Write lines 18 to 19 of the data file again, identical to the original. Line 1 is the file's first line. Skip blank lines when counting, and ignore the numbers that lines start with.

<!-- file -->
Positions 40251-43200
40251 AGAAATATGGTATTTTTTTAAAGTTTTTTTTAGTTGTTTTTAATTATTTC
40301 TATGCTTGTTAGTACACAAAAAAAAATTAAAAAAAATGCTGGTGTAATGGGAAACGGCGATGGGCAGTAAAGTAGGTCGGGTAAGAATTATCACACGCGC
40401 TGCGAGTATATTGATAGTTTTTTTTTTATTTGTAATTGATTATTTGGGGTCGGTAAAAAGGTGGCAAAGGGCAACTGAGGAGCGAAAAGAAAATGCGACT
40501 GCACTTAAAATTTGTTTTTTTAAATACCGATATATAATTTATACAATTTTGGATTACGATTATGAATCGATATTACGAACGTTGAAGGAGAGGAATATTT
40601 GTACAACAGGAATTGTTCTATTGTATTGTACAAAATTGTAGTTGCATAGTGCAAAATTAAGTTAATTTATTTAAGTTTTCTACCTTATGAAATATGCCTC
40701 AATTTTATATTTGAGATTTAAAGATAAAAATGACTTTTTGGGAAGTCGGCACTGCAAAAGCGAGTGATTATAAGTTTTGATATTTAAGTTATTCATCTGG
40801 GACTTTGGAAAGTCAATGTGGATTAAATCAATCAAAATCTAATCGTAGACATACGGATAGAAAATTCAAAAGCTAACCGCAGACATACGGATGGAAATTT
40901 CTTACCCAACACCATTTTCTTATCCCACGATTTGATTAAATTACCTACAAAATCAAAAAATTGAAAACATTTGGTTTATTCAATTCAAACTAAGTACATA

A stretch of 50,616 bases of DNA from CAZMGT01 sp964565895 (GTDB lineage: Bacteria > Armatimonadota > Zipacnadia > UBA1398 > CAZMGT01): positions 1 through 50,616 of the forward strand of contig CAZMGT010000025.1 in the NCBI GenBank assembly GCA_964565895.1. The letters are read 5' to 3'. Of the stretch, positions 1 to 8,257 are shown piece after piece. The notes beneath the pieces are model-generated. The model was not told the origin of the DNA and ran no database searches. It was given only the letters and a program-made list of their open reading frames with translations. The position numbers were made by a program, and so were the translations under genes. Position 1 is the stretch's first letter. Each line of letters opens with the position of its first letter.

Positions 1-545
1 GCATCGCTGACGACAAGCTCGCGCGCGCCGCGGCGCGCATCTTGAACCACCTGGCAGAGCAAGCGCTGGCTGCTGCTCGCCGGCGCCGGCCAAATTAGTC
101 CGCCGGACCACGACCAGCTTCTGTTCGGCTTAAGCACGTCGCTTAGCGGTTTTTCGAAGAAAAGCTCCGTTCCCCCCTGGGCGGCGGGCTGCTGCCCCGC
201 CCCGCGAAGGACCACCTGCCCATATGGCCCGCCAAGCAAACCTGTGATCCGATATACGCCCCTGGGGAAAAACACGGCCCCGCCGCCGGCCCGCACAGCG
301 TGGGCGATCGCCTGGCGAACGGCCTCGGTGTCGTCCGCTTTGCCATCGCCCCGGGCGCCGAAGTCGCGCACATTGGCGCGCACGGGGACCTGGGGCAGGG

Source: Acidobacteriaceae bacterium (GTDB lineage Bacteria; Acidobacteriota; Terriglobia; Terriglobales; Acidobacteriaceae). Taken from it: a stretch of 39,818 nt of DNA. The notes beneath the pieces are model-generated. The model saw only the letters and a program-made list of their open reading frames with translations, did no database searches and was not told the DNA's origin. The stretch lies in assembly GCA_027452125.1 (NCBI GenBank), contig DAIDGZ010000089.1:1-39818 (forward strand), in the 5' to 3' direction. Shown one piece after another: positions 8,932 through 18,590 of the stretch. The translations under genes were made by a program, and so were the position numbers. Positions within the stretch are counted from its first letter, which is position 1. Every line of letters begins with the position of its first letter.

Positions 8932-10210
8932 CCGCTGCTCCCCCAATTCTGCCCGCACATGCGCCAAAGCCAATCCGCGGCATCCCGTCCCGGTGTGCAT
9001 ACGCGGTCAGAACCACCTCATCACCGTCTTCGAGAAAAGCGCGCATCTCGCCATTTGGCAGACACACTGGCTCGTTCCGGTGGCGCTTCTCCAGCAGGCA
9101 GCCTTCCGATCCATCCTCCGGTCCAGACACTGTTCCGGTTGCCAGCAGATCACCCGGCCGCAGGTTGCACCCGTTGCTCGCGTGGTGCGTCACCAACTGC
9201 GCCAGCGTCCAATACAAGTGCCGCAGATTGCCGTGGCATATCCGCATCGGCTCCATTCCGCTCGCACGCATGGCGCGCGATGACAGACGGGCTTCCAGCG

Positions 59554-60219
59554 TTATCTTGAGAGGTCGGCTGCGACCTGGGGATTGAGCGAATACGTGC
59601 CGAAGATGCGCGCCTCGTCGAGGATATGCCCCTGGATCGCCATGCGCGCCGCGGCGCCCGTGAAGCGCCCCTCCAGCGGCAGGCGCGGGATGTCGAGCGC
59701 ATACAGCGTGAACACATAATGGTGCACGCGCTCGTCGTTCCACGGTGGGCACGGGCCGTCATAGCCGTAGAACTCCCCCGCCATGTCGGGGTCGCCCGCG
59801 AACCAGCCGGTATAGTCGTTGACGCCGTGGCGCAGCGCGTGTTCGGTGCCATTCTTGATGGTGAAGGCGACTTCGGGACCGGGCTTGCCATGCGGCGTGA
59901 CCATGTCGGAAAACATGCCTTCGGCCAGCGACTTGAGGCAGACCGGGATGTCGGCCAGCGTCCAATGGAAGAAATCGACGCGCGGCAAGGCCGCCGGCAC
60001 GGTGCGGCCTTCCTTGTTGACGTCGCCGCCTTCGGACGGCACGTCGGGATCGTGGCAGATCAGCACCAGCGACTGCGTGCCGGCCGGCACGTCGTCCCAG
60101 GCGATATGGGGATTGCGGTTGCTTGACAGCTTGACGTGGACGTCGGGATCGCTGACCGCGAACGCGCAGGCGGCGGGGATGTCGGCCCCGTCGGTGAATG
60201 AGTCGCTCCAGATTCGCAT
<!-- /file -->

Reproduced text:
8932 CCGCTGCTCCCCCAATTCTGCCCGCACATGCGCCAAAGCCAATCCGCGGCATCCCGTCCCGGTGTGCAT
9001 ACGCGGTCAGAACCACCTCATCACCGTCTTCGAGAAAAGCGCGCATCTCGCCATTTGGCAGACACACTGGCTCGTTCCGGTGGCGCTTCTCCAGCAGGCA